They’ve made me regret that. The car was dropped off at 12:30 Tuesday, and promised by end of day or at least Wednesday morning. At 2 pm Wednesday they called to say they couldn’t figure out how to tighten the hitch bolts after all, and that the car still wasn’t ready for pick up. We finally the car back at 4 p.m., too late to go much of anywhere, and with the essential problem of the hitch still unsolved.

So we talked to Tony at Colonial (not a long walk since we are parked next to his office) and he immediately hooked me up with a trailer hitch specialist a few miles away who can easily handle the job. They will remove the hitch and the stubborn bolts, tack weld a new nut to a piece of coathanger, feed that nut in through an access hole in the frame, and reinstall the hitch. That’s the right way to do the job.

They’ll also use lockwashers and I’m going to ask them to add some Loc-Tite too, so it won’t come loose again. My father, an amateur aircraft builder, recommended some “inspector’s paint”, which is another good idea.

colonial-as-fc-badge.jpgTonight we are staying in the Colonial Airstream lot, surrounded by the other 64 new Airstreams they have in stock, and sharing the lot with a couple of new owners who are spending the night in their Airstreams before taking delivery tomorrow. It is actually rather nice. The weather has turned from humid and hot yesterday to beautifully cool and springlike today, which seems to be putting everyone in a great mood.

And, we have the opportunity to check out the new Airstreams, which include the very sweet Flying Cloud models, and hang out with Pat & Lauren Botticelli, a newly-married husband and wife team who share the Airstream sales duties. I’ll probably have more those things tomorrow.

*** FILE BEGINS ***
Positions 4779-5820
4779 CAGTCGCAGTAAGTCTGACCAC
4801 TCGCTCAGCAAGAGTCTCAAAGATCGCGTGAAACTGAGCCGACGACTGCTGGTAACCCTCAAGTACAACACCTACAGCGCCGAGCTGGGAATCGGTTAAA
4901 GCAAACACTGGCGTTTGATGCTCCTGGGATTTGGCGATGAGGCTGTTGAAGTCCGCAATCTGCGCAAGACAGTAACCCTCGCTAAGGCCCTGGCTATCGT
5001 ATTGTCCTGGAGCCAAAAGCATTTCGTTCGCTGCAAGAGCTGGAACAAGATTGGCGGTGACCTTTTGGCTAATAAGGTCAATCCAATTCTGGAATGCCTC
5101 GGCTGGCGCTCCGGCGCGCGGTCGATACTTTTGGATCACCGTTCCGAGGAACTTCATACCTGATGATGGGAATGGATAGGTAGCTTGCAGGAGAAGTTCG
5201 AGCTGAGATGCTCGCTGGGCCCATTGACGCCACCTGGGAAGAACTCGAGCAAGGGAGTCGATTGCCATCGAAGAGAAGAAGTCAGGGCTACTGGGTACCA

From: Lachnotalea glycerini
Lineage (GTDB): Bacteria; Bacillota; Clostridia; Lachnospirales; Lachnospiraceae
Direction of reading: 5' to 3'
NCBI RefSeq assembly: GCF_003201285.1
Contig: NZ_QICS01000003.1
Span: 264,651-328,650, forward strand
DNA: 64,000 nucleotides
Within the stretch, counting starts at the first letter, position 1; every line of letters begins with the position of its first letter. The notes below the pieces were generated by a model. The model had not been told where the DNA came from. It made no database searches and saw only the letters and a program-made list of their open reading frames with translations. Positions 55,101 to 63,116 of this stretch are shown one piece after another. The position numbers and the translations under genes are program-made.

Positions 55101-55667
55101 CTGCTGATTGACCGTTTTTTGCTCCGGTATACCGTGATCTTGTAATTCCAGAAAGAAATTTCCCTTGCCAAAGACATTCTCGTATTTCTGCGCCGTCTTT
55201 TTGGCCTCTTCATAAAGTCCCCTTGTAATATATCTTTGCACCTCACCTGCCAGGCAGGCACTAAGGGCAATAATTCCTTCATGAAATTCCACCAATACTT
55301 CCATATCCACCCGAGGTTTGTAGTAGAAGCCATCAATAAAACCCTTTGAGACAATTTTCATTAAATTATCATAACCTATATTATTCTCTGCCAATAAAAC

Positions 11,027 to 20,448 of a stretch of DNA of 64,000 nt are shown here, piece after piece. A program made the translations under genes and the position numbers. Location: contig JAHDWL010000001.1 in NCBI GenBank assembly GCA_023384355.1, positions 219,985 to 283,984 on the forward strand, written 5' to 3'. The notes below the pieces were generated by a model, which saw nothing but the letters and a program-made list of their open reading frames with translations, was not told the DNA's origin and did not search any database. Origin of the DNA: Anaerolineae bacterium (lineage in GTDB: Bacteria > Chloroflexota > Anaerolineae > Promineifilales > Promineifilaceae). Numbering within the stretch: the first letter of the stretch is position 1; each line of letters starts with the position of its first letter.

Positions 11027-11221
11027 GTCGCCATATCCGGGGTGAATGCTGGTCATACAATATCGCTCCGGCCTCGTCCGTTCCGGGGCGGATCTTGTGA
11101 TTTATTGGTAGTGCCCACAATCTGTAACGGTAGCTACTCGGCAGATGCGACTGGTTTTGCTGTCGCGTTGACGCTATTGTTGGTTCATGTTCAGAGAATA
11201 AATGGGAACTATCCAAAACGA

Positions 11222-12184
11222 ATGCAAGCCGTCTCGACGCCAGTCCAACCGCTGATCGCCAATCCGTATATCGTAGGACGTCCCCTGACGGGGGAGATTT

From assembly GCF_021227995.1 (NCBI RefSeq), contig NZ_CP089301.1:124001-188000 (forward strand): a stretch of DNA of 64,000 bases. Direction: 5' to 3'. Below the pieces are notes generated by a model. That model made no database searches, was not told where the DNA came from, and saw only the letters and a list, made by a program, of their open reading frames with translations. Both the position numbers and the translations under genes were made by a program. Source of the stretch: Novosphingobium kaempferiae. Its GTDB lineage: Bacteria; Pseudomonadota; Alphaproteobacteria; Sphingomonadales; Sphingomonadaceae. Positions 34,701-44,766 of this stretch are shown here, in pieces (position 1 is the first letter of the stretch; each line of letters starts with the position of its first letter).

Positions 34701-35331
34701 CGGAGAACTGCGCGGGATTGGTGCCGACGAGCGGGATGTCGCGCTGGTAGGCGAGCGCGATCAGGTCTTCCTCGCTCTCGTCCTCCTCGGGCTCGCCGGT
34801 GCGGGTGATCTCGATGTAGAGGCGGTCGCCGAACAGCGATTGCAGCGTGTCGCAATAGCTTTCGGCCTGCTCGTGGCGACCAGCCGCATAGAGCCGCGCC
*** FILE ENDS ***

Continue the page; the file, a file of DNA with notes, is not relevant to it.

Our coordinates:     40 ° 5’0.96″N     74 °10’15.14″W

5 Responses to “Looking for Mr Goodwrench”

  1. Forrest Says:

    I sure wish the Flying Cloud model was posted on the Airstream Inc. web site!
    Do post some good photos!

  2. leigh Says:

    If only you were the publisher of “Nissan Life”

  3. Neil M Says:

    Glad to hear more good stuff about Colonial Airstream. I’ve just put a deposit on a sweet ’08 Safari SE 19′ Bambi and can’t wait to go pick it up. P.S. saw their ad in Airstream Life.

  4. Barry Says:

    We, too, had leak problems with that big access door on our 25 foot Safari FB. After a couple of unsuccesful attempts by our dealer we pulled up to Jackson Center where Rick Scherer, and Airstream technician fixed it for good. I can’t say enough good things about Rick. He treated me like family, and fixed everything listed. So far, no more leaks there. Can’t say that about the rest of the trailer, as we had water coming in the back window after removing from storage. Also had one of our LED taillights only 1/3 working, so had to order a new one @ $65.00. After a trip to another Airstream dealer, a friend of mine found the leak and fixed it.

  5. terry Says:

    Rich, if that a/c “service” was called an “evaporator service”, all they do is shoot some lemony smelling soapy stuff into the ductwork, and charge you more than they should for it. It’s another of those “bonus services” we talked about Saturday.
    That $59, or $89, or whatever they charged will buy a lot of lemon-flavored air fresheners…